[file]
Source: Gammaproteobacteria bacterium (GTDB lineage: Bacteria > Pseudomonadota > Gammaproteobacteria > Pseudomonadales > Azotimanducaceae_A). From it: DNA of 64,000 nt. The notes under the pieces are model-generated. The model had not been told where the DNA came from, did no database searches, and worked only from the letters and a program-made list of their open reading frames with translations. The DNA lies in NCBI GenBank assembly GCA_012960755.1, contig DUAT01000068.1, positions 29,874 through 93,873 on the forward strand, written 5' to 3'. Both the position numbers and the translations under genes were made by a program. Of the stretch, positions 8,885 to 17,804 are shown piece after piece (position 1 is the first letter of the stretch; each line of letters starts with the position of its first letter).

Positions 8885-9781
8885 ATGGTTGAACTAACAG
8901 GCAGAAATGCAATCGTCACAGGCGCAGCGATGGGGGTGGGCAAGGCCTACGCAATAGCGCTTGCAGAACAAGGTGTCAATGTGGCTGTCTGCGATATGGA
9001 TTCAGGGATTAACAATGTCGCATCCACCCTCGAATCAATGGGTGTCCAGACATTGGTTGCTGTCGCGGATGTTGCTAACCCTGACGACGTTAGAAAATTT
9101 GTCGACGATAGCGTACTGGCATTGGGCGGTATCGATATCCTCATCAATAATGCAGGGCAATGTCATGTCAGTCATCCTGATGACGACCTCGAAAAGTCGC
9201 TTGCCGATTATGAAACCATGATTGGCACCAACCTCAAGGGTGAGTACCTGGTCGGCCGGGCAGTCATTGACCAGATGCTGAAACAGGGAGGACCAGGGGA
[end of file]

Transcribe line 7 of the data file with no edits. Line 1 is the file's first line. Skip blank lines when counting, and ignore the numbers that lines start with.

9201 TTGCCGATTATGAAACCATGATTGGCACCAACCTCAAGGGTGAGTACCTGGTCGGCCGGGCAGTCATTGACCAGATGCTGAAACAGGGAGGACCAGGGGA